It may be stated with reference to the action of gases, that generally speaking rarefication of the gases present, by reduction of pressure in the vessel in which the treatment is given, tends to intensify the action oi the gases in my processes.

If desired, the electrolyte may be produced in situ, that is, within the organic isocolloid under treatment, by interaction within the organic isocolloid, of substances capable of reacting under the conditions of the process to produce the electrolyte. The same applies to the gas in the presence of which the organic isocolloid is to be treated and a substance or substances may be added which evolve the desired gas during the processing. It has been found in certain cases that electrolytes and gases which are produced in situ, being in the nascent state, are somewhat more active than those added in the pro-formed state.

Likewise the organioiscolloid itself may be formed in situ during the treatment. That is, if it is desired to modify an organic isocolloid which is not a naturally occurring material and which has to be produced before it can be treated, the production of such artificial or manufactured organic isocolloid may be advantageously combined with the treatment with the electrolyte. For instance, in making modified heat-bodied fatty oils, the oil may be both heat-bodied and modified in a single step by heat-bodying .the fatty oil in the presence of the electrolyte or polar compound. To do this several hours heating at polymerization temperatures is required. Many of my electrolytes are advantageous for this purpose as they accelerate the heat-bodying and polymerization of fatty oils.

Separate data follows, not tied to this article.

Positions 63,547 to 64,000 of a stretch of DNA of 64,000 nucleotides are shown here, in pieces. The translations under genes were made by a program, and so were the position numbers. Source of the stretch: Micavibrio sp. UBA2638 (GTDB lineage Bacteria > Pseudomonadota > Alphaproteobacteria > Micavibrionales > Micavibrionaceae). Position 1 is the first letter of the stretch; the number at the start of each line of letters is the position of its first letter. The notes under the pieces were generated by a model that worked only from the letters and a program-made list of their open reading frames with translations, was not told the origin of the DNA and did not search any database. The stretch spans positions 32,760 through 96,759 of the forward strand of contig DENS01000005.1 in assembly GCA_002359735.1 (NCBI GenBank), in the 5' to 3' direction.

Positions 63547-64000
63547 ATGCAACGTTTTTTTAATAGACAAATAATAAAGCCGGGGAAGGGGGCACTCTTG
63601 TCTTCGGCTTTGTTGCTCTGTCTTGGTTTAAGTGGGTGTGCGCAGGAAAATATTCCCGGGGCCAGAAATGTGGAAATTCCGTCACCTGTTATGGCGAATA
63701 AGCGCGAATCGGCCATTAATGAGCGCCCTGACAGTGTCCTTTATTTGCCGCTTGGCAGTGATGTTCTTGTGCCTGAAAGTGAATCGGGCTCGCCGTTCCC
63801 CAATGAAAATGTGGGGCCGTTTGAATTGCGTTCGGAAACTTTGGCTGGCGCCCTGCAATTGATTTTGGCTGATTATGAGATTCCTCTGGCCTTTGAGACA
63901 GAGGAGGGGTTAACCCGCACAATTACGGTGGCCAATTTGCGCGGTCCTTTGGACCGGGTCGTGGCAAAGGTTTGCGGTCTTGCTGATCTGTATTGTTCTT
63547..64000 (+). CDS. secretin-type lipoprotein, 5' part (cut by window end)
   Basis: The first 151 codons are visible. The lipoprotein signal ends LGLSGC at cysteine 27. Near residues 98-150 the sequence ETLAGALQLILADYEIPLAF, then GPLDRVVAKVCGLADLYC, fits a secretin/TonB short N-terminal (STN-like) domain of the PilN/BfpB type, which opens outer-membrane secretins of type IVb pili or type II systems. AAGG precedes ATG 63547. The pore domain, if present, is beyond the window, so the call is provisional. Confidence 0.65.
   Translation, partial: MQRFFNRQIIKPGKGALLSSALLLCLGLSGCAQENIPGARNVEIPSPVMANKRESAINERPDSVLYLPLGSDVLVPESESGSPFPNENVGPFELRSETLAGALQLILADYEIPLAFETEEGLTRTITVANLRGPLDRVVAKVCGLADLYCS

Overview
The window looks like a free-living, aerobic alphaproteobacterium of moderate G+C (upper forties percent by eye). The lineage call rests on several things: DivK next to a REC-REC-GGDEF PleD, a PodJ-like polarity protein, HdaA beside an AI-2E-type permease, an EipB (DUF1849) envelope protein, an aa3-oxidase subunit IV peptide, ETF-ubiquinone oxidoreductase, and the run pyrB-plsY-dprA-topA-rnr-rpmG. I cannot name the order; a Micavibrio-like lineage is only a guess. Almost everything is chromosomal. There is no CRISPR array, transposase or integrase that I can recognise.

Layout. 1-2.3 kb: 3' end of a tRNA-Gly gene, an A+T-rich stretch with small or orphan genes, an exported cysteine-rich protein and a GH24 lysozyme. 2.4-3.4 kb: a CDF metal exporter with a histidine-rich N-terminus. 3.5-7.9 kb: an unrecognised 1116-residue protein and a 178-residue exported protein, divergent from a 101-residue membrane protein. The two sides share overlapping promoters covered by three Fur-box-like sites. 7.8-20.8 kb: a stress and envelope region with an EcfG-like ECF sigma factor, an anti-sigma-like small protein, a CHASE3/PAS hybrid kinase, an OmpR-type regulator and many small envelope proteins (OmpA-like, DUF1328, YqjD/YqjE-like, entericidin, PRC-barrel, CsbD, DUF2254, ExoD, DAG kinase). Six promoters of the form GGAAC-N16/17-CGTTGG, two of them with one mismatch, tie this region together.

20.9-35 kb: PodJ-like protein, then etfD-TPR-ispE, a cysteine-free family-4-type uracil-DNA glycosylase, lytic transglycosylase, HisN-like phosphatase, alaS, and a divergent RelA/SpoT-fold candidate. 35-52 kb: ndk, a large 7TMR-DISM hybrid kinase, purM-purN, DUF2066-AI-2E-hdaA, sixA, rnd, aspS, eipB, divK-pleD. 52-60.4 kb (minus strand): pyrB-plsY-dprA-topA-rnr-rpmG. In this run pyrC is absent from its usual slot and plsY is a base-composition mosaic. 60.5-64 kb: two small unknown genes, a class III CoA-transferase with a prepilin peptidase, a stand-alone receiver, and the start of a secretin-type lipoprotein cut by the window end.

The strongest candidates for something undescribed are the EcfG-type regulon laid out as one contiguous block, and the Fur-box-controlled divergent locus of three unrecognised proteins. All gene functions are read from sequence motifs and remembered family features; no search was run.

In addition to the action of electrolytes and the cooperating action of gases in effecting the colloidal transformations characteristic of my invention, an additional modification of the ultimate physical properties of the treated products can be effected by the addition to the material under treatment, of purely (i. e. metal-free) organic bodies. such as phenols, naphthols, naphthalene, chloroform, acetone, alcohols and their homologues and derivatives. These additions are supplemental to the use of electrolytes. Some -f them are solvents and assist in dispersing ne electrolyte in the organic isocolloid. The use of solvents for this purpose is also shown in my Serial No. 273,159 (Patent 1,985,230) and other prior applications.

I have also found that in my processes the colloidal transformations may be promoted by the use of rays of oscillating energy, such as ultraviolet rays, infra-red rays, X-rays, etc. That is, it is advantageous to irradiate the oil or other organic isocolloid. before or during the treatment with electrolyte. Sometimes a subsequent treatment with these rays is also helpful. Further, these rays influence and intensify the action of the gases in my processes.

EXAMPLES Example 1 A concentrated dispersion of sulphuric acid in castor oil is prepared, by mixing together 10 parts by weight of concentrated sulphuric acid and 90 parts by weight of castor oil. This mix is stored cold (at room temperature) a few hours, e. g. overnight. 1000 parts by weight of castor oil are mixed with 20 parts by weight of the so prepared 10% strong dispersion of sulphuric acid in castor oil. This mixture is heated in an autoclave for one hour at a temperature of 270 C. During this heating CO: is slowly bubbled through the mixture and the pressure is maintained at about 50 mm. Hg. Then the temperature is reduced to 250 C. and the mixture maintained at that temperature for two hours. Finally the temperature is dropped to 200 C. and the mixture held at this temperature until the modification is completed.

about two hours at 200' C. being usually required.